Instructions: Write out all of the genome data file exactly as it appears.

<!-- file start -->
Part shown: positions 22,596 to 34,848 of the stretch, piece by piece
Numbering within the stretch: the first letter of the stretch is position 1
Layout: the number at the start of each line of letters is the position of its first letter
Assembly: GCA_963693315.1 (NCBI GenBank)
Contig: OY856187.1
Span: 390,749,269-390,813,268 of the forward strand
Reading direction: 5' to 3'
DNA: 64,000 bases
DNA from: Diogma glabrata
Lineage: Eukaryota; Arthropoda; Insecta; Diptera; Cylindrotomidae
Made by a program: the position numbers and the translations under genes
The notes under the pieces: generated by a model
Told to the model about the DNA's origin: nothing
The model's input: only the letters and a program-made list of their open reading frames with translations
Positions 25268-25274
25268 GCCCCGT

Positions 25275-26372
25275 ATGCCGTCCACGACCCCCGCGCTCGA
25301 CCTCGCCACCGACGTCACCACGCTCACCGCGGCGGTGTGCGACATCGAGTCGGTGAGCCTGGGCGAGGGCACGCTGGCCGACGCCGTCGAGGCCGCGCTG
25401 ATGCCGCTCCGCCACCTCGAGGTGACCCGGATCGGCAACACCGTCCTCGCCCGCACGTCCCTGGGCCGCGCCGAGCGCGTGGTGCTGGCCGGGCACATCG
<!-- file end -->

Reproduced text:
Part shown: positions 22,596 to 34,848 of the stretch, piece by piece
Numbering within the stretch: the first letter of the stretch is position 1
Layout: the number at the start of each line of letters is the position of its first letter
Assembly: GCA_963693315.1 (NCBI GenBank)
Contig: OY856187.1
Span: 390,749,269-390,813,268 of the forward strand
Reading direction: 5' to 3'
DNA: 64,000 bases
DNA from: Diogma glabrata
Lineage: Eukaryota; Arthropoda; Insecta; Diptera; Cylindrotomidae
Made by a program: the position numbers and the translations under genes
The notes under the pieces: generated by a model
Told to the model about the DNA's origin: nothing
The model's input: only the letters and a program-made list of their open reading frames with translations
Positions 25268-25274
25268 GCCCCGT

Positions 25275-26372
25275 ATGCCGTCCACGACCCCCGCGCTCGA
25301 CCTCGCCACCGACGTCACCACGCTCACCGCGGCGGTGTGCGACATCGAGTCGGTGAGCCTGGGCGAGGGCACGCTGGCCGACGCCGTCGAGGCCGCGCTG
25401 ATGCCGCTCCGCCACCTCGAGGTGACCCGGATCGGCAACACCGTCCTCGCCCGCACGTCCCTGGGCCGCGCCGAGCGCGTGGTGCTGGCCGGGCACATCG